Progressive is when something is “happening or developing gradually or in stages; proceeding step by step”. During the Progressive Era, there were social reforms, political issues, and a huge increase in immigration. The Progressive Era began in the 1890s and ended around the 1920s. The…
The Progressive Era Essay Examples and Topics
1869 - 1916
The Progressive Era, which started in the 1890s and lasted into the 1920s, was a progressive movement towards a political and social reform in the USA. The purpose was to use the power of the federal government to impose fair and ethical business practices within all states, reduce the negative social consequences of industrialization, and eliminate corruption.
During this period, laws for protecting consumers and workers were passed, and the government finally granted women the right to vote.
- Theodore Roosevelt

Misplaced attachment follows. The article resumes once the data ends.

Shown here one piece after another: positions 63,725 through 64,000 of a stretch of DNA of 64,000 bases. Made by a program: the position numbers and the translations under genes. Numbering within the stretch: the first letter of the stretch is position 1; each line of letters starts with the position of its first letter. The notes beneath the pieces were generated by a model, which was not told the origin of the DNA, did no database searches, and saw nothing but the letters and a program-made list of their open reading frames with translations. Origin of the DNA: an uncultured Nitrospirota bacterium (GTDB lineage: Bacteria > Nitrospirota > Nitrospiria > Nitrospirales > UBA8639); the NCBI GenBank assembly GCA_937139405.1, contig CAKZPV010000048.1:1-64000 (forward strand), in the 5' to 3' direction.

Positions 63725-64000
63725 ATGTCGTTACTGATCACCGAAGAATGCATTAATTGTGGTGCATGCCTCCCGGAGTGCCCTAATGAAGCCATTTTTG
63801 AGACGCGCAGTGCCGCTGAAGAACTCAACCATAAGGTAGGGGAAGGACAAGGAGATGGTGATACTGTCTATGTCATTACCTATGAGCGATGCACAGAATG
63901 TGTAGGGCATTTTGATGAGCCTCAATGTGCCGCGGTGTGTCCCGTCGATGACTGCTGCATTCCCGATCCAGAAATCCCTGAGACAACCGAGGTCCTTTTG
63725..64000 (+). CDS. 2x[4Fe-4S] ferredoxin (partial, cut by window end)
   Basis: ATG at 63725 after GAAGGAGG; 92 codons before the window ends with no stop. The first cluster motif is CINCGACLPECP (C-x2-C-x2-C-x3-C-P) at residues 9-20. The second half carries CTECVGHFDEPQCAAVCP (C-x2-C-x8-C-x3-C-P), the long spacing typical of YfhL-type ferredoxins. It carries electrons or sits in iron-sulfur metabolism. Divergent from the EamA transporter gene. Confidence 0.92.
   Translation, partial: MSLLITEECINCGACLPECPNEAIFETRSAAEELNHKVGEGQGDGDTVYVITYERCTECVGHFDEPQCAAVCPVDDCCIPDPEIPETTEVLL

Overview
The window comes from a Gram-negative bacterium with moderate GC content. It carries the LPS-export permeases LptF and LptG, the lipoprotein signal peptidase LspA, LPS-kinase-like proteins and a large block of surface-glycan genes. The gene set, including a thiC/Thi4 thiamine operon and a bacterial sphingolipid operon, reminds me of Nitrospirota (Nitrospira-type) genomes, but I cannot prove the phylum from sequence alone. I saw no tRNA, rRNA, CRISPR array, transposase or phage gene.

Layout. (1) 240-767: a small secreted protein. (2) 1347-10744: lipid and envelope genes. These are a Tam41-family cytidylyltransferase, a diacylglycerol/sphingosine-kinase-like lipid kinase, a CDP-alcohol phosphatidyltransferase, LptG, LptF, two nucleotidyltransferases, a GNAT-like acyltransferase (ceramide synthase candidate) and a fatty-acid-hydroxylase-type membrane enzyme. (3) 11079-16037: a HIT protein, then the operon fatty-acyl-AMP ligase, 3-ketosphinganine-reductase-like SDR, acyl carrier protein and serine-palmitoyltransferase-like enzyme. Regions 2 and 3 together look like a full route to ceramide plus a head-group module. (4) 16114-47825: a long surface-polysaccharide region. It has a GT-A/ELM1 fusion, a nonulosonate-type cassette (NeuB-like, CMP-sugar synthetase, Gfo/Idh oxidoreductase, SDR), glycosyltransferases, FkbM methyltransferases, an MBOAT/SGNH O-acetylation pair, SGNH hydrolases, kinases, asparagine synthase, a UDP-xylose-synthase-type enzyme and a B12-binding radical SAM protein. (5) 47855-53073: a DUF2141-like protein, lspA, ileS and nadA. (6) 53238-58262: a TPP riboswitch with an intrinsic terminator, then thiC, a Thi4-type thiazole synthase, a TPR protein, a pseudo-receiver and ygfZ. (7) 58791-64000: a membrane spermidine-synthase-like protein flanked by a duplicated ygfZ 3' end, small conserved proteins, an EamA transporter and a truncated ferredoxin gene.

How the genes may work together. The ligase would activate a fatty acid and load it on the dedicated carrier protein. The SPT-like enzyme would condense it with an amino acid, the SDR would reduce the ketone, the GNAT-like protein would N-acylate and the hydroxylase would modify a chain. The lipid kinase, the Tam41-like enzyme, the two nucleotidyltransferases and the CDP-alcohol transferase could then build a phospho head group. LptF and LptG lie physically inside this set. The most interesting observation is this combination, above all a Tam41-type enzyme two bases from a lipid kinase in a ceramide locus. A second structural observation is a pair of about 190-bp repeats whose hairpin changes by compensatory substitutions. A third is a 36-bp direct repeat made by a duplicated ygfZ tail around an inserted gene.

- Woodrow Wilson
- Julia Lathrop
- Jane Addams
The movement was born from people’s frustration from the negative effects of urbanization, industrialization, political corruption, and immigration. The progressives mostly belonged to the middle class. They strived to achieve a more direct democracy, first targeting the corrupt representatives in office. Many of the progressives advocated for alcoholic beverages prohibitions. The reforms also affected churches, railroads, finance, medicine, public education, and other aspects of society.
There was a rapid growth of labor unions, which protected workers’ rights. Across the nation, the women movement pushed towards reforms in public health, child-saving, and women’s suffrage. There was a progress in the rule of citizenry over politicians, bosses, and circumvent machines.
The progressives stressed out major social issues, such as the brutal treatment of factory workers, unethical business practices, and women’s oppression. In general, a major social improvement was achievement during this era.
The progressives were guilty of promoting discriminatory policies, especially during the period of Wilson’s administration. This racial agenda segregated the federal government and enabled the Ku Klux Klan to revive itself.